1.       Accreditation Council for Pharmacy Education.  Standards 2016.  Available at:  https://www.acpe-accredit.org/pdf/Standards2016FINAL.pdf.  Accessed April 30, 2016.

2.       Colby, Sandra L. and Jennifer M. Ortman, Projections of the Size and Composition of the U.S. Population: 2014 to 2060, Current Population Reports, P25-1143, U.S. Census Bureau, Washington, DC, 2014.

3.       Evans SL, Lombardo M, Belgeri MT, Fontane PE. The Geriatric Medication Game in pharmacy education. Am J Pharm Educ. 2005;69(3):304-310.

 

Teaching tools to accommodate varied student learning styles

Amber Cann, PharmD

As pharmacy schools transition to a competency-based format, it becomes essential that teaching styles match the varied learning styles of students. Pharmacy education is no longer one-size-fits-all. Studies of pharmacy students’ learning styles have been published, but little has been written about application of corresponding teaching styles.

Teaching tools have been implemented successfully in other graduate-level programs at Sullivan University. A recording studio on the main campus is available for faculty to record lectures and supplemental tutorials.  These tools—such as screencasts and interactive topic discussions—are used both in our classrooms and in online courses. Surprisingly, similar approaches have not been reported in pharmacy education journals. This type of enhanced teaching has only recently been started at Sullivan’s College of Pharmacy.

Although different learning assessment tools have been developed in recent years, studies on the subject show that learning styles vary significantly among pharmacy students.  The current literature concludes that varied learning styles require varied and innovative teaching approaches to meet students’ needs.

To find the learning styles of our students, we administer the H-PILS (Health Professionals Inventory of Learning Styles) upon matriculation.  (This inventory places students in one of four categories—accommodator, assimilator, converger, or diverger based on 17 questions.) We now have 5 years of data to compare.  We discovered year over year, the majority of our students profess the “assimilator” style.  That is, they prefer to work alone, at their own pace, and tend to value organization and attention to detail.  This type of student tends to learn on his own, and not in the traditional lecture-style format.

To address the needs of these “assimilators,” we began creating short (3-5 minute) video tutorials to supplement lectures. In this way, students can study on their own, in short bursts, when they’re ready to learn.  Our investigation of assessment results show the topics we identified had significant improvement once tutorials were available for students.

We are now working with other schools to compare learning styles results in a different student population. We anticipate a similar pattern among pharmacy students at other schools as we see in our own at Sullivan University.  Our students have reported high satisfaction with the videos we’ve made to date. We continue to fine-tune and broaden the type and format of our tutorials. 

Using Poll Everywhere for Active Learning Engagement

Michelle Musser, PharmD

Active learning….sounds great until you try to get a discussion going and all you hear is crickets and the entire audience tries to avoid your gaze. Student engagement in lecture is a challenge, but technology can offer a creative approach to active learning. Online polling programs, like Poll Everywhere, are one method to increase active student participation during lecture.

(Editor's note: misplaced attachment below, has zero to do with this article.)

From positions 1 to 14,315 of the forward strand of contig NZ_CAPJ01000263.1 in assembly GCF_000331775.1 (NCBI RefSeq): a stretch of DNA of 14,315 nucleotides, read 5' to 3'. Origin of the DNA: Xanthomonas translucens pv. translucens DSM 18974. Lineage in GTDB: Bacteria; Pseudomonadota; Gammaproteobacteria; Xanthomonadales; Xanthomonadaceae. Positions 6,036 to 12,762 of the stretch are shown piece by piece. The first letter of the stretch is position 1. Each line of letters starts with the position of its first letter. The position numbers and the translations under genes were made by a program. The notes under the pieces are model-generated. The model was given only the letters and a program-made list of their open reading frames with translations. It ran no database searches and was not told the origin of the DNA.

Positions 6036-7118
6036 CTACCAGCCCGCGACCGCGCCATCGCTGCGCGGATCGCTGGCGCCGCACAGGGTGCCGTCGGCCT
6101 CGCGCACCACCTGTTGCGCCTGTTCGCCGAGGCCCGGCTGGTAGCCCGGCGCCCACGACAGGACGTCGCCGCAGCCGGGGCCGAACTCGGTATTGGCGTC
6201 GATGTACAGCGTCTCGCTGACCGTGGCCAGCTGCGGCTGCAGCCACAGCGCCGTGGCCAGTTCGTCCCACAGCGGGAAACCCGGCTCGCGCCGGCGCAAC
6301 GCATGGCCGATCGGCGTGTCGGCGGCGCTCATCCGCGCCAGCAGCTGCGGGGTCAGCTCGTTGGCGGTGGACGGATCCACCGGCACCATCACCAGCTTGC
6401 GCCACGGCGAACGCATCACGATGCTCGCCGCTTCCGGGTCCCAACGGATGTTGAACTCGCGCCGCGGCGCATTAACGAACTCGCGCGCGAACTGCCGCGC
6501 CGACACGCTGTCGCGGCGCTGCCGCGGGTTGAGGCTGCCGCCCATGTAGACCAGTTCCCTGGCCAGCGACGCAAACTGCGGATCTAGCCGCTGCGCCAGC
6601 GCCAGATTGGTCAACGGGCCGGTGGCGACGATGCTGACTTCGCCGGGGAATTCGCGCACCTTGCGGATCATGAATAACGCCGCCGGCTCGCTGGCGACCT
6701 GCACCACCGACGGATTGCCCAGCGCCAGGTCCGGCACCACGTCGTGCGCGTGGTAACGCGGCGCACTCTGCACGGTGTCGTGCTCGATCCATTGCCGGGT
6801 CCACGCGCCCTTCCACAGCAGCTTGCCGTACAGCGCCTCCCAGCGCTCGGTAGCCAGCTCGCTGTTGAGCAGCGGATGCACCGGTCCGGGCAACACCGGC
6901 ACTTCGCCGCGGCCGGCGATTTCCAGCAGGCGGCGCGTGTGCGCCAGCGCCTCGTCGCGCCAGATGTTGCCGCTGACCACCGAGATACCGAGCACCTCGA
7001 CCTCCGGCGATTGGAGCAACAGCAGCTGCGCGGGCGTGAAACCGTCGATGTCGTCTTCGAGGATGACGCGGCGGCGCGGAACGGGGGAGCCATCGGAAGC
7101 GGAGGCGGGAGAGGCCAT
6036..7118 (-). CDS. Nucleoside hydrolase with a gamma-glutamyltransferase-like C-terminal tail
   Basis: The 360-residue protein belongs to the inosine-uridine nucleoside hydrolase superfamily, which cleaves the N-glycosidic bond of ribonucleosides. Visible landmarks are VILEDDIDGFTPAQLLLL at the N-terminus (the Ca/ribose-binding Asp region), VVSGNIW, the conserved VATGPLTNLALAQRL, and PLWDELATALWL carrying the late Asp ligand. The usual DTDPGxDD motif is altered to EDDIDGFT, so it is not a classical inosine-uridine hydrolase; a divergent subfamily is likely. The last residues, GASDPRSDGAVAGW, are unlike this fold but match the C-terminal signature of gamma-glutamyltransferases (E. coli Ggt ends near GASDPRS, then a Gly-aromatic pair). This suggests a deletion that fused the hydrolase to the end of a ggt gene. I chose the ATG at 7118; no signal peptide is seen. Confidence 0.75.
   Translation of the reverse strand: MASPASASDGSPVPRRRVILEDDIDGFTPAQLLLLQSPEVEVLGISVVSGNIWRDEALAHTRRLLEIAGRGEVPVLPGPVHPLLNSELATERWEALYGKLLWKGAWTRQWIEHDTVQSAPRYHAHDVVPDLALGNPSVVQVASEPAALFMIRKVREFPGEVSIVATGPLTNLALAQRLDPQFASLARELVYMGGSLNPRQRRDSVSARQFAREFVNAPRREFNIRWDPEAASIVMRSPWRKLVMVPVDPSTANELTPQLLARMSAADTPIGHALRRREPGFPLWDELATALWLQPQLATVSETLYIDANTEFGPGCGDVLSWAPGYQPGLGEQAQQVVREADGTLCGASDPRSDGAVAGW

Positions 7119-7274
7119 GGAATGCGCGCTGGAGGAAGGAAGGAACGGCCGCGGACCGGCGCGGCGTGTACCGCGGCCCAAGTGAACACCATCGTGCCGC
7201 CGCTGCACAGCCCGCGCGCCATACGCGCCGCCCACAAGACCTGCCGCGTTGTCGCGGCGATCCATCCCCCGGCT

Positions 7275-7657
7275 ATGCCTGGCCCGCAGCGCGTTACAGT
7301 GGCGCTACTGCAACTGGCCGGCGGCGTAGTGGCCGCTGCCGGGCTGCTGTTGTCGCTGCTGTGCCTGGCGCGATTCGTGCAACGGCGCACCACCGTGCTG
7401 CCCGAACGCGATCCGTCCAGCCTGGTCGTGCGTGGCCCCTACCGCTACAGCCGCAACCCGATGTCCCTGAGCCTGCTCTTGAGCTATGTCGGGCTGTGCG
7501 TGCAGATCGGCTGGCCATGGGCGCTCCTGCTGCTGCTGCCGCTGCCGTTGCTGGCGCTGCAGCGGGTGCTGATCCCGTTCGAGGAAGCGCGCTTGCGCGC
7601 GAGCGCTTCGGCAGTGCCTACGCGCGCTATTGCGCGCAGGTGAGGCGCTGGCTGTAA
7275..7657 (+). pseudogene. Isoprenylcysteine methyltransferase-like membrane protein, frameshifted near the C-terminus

If you have ever used or seen clickers in the classroom, online polling is the same concept. Ask a question and the audience can respond. But with online polling, instead of pressing a button and answering a multiple choice question, you can ask students to type in a short response, vote on others’ responses (called a brainstorm question), or click on an image to answer a question. Plus, there is no clickers to reserve or lose. Students can respond using any electronic device and we know they have about four on them all the time. Online polling works in real-time so you can see the responses as they come in. Options on online polling are endless too from moderating responses to setting timers and display options. Moreover, when you use a paid plan, you get access to downloadable poll reports. You know what that means? Assessment potential too! Online polling can be integrated into the classroom in a number of ways, from asking questions at key points in the lecture to gauge understanding to soliciting feedback at the end of a lecture; the potential is really vast. And, yes, it is easy to use. Poll Everywhere easily integrates into Powerpoint slides, allowing it to seamlessly become a part of a lecture. 

So what are the drawbacks? Well, first you do need an internet connection to make it work. May be an issue if your institution is prone to WiFi issues. Also, the free plan has limited capabilities; no reports, limited responses allowed, etc. You need a paid plan to get all the bells and whistles. Finally, I have heard the concern that having students use technology in the classroom is not true “active learning,” as the student engages with the device and not the material. In my experience, polling is a way to get conversation started, for the students to see what others think and to feel comfortable sharing their thoughts or answers. From there, it is much easier to have a discussion and to facilitate learning. Student feedback has been very positive and I have been pleased by the engagement using this tool.